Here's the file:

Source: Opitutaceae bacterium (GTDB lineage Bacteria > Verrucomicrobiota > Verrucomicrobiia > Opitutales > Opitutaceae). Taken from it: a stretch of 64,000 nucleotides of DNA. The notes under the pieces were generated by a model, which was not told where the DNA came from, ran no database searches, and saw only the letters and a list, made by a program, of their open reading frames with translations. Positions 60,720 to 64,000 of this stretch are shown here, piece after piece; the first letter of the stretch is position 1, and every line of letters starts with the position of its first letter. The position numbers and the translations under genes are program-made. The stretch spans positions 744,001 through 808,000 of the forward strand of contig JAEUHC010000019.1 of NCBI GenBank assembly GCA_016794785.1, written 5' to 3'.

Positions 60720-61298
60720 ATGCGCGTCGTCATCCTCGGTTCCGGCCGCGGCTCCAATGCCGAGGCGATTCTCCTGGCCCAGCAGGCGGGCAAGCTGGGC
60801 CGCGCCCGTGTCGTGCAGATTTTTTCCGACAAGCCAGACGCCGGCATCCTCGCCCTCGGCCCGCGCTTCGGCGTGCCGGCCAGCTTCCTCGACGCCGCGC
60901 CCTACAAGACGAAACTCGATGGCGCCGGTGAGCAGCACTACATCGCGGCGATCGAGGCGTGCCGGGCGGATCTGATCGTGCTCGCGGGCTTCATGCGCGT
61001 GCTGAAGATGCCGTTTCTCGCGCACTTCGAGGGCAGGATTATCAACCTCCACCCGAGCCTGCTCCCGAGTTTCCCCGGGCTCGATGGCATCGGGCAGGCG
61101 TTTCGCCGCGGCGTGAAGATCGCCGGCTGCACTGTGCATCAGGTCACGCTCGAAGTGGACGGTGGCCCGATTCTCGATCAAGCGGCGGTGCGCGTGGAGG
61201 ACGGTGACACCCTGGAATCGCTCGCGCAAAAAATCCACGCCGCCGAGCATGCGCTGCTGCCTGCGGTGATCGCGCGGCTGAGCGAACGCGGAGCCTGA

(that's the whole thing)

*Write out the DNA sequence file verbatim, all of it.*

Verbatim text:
Source: Opitutaceae bacterium (GTDB lineage Bacteria > Verrucomicrobiota > Verrucomicrobiia > Opitutales > Opitutaceae). Taken from it: a stretch of 64,000 nucleotides of DNA. The notes under the pieces were generated by a model, which was not told where the DNA came from, ran no database searches, and saw only the letters and a list, made by a program, of their open reading frames with translations. Positions 60,720 to 64,000 of this stretch are shown here, piece after piece; the first letter of the stretch is position 1, and every line of letters starts with the position of its first letter. The position numbers and the translations under genes are program-made. The stretch spans positions 744,001 through 808,000 of the forward strand of contig JAEUHC010000019.1 of NCBI GenBank assembly GCA_016794785.1, written 5' to 3'.

Positions 60720-61298
60720 ATGCGCGTCGTCATCCTCGGTTCCGGCCGCGGCTCCAATGCCGAGGCGATTCTCCTGGCCCAGCAGGCGGGCAAGCTGGGC
60801 CGCGCCCGTGTCGTGCAGATTTTTTCCGACAAGCCAGACGCCGGCATCCTCGCCCTCGGCCCGCGCTTCGGCGTGCCGGCCAGCTTCCTCGACGCCGCGC
60901 CCTACAAGACGAAACTCGATGGCGCCGGTGAGCAGCACTACATCGCGGCGATCGAGGCGTGCCGGGCGGATCTGATCGTGCTCGCGGGCTTCATGCGCGT
61001 GCTGAAGATGCCGTTTCTCGCGCACTTCGAGGGCAGGATTATCAACCTCCACCCGAGCCTGCTCCCGAGTTTCCCCGGGCTCGATGGCATCGGGCAGGCG
61101 TTTCGCCGCGGCGTGAAGATCGCCGGCTGCACTGTGCATCAGGTCACGCTCGAAGTGGACGGTGGCCCGATTCTCGATCAAGCGGCGGTGCGCGTGGAGG
61201 ACGGTGACACCCTGGAATCGCTCGCGCAAAAAATCCACGCCGCCGAGCATGCGCTGCTGCCTGCGGTGATCGCGCGGCTGAGCGAACGCGGAGCCTGA